What is Sleep Apnea? – Mesa, AZ
Harmful Disorder Better
For many, sleep apnea is a very sneaky condition. You go to bed like you normally do, but in the morning, you feel as if you didn’t slept a wink. You may try to simply power through the exhaustion with lots of caffeine. More than 25 million Americans deal with sleep apnea right now, many of whom don’t realize that they have it. Of course, you may be wondering what is sleep apnea, what causes it, what are the symptoms, and how can it be treated?
At Ocotillo Sleep Solutions, we can more than just answer these questions for you; we can also provide treatment that turns your restless nights into peaceful, rejuvenating ones. If you would like understand sleep apnea more fully, read the information below.
What Is Sleep Apnea?
Sleep apnea occurs when a person stops breathing while they sleep. These lapses usually last for less than 10 seconds, but they can happen up to 100 times every hour, interrupting the sleep cycle each time. As a result, the person can’t get the regenerative sleep required to function optimally the next day.
When breathing ceases, the body panics, causing a spike in blood pressure. Then, the body partially wakes up in order to restore normal respiration. Heightened blood pressure can linger even after the person recovers normal breathing and is awake, drastically increasing their risk for heart attack and stroke. Additionally, most people do not remember their apnea episodes in the morning, which is why they don’t realize that sleep apnea is to blame.
What Causes Sleep Apnea?
The two main kinds of sleep apnea, obstructive sleep apnea and central sleep apnea, have different causes and are therefore treated in different ways.
Obstructive Sleep Apnea (OSA) is by far the most common type, occurring when the soft tissues in the throat relax too much and blocks the airway. Large tonsils or adenoids, a stuffy nose on a constant basis, and a thick neck can increase your chances of developing OSA. Excessive fatty tissue around the throat, a result of obesity, can make the airway narrower and more easily cut off breathing.
On the other hand, Central Sleep Apnea (CSA) is a neurological issue. Basically, the brain literally fails to send the signal to breathe to the body. This can be due to various health conditions like heart and kidney failure or stroke. If a person takes certain drugs, particularly opiates, they may experience CSA.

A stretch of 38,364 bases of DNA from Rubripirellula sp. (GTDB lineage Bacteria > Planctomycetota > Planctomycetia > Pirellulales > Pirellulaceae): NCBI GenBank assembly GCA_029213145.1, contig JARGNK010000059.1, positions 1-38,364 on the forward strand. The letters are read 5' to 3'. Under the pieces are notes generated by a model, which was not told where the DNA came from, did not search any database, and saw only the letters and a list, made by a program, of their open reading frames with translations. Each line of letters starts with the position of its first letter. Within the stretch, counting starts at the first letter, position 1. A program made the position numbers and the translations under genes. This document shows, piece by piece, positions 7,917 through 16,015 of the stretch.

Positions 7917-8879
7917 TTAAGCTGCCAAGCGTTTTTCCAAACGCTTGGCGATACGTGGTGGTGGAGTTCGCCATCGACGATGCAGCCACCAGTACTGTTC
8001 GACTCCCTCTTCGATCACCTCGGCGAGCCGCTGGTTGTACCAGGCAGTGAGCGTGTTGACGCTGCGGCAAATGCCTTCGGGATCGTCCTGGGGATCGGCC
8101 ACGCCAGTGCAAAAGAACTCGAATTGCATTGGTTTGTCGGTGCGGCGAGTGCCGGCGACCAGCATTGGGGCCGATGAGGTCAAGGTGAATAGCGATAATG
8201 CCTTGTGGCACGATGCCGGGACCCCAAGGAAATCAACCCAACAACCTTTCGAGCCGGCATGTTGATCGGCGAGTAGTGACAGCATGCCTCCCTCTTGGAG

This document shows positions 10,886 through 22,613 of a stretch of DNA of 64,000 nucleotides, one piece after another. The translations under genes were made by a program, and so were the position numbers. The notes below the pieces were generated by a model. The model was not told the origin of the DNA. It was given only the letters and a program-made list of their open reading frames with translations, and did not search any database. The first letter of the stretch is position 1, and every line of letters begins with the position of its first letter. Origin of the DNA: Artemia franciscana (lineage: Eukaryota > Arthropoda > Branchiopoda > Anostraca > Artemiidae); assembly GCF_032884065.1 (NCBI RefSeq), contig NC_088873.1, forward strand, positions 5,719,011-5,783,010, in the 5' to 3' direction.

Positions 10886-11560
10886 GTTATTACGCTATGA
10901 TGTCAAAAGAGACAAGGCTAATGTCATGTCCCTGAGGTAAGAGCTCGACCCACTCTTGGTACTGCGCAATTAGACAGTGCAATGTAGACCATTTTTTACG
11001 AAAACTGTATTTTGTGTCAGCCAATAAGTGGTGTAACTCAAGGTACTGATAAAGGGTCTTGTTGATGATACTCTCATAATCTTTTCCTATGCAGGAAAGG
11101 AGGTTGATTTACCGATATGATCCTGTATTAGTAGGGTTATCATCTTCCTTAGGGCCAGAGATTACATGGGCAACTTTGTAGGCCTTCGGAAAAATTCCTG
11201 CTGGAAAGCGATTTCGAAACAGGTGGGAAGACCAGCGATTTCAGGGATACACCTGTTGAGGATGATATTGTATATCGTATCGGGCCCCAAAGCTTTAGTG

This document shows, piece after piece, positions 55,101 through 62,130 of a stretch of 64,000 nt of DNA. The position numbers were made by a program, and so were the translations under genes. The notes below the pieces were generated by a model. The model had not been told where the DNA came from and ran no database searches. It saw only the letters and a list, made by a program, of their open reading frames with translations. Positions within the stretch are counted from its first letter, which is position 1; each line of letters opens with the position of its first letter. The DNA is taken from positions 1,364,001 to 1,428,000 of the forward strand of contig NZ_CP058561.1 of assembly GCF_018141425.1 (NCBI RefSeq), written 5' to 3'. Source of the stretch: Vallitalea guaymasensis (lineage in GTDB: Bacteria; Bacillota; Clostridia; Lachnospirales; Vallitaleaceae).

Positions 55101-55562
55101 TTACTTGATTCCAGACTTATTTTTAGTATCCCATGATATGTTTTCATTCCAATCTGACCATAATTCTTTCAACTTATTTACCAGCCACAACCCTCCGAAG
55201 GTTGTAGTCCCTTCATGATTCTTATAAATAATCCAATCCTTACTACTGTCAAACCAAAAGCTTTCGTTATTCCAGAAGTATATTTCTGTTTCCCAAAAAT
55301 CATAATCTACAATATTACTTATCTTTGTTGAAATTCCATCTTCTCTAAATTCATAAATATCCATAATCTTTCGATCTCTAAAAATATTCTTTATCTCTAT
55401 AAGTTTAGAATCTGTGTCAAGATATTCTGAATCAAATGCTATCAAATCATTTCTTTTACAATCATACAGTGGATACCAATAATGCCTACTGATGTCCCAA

What Are the Symptoms of Sleep Apnea?
People with sleep apnea often have some of the following symptoms:
- Consistent daytime drowsiness
- Loud, chronic snoring
- Waking up gasping or feeling out of breath
- Headaches and sore throats particularly in the morning
- Depression/mood swings
- Trouble losing weight or weight gain
- Reduced focus/memory
- Sexual dysfunction
How Can Sleep Apnea Be Treated?
Are you worried that you may have sleep apnea? You should immediately consult a doctor. We invite you to fill out our STOP-BANG Assessment so we can evaluate your risk for the disorder. If we believe that you have sleep apnea based on your assessment, you will take an at-home sleep test to monitor your breathing at night. A sleep doctor will then review the results from the test and be able to make an official diagnosis.
If you do, in fact, have sleep apnea, then we can move onto mitigating its impact. Although CPAP therapy is the most popularly prescribed treatment today, many patients find this mask, which is connected to an air pump, extremely uncomfortable due to the machine’s bulk and noise. Dr. Jones offers a more effective alternative for patients with OSA or who are CPAP intolerant.
With a solution called oral appliance therapy, a patient simply wears a small mouthguard to bed. This oral appliance is specially designed to open up the airway. As a result, many patients prefer this approach because it is much more comfortable and easier to use.
Is Snoring More than Just Annoying?
In addition to keeping your partner or roommate awake at night, consistent snoring is probably the most common symptom of sleep apnea. More than a quirk, loud snoring every night shouldn’t be ignored. Although snoring doesn’t always automatically point to sleep apnea, it does indicate that a sleep issue, one that could progress to sleep apnea in the future. Fortunately, an oral appliance can be used to enhance the quality of sleep for both patient and everyone who sleeps around them.
Is Sleep Apnea Therapy Covered By Insurance?
Most medical insurance plans cover sleep apnea therapy either through a CPAP machine or oral appliance therapy. Here at Ocotillo Sleep Solutions, our knowledgeable team would love to help you maximize your medical insurance plan, making your appliance easily fit within your budget.
Start Improving Your Sleep Today
Untreated sleep apnea can have dangerous consequences for your short and long-term well-being, but you have all the resources you need here in Mesa. If you would like to ask us questions about sleep apnea or how you can overcome it, contact Ocotillo Sleep Solutions.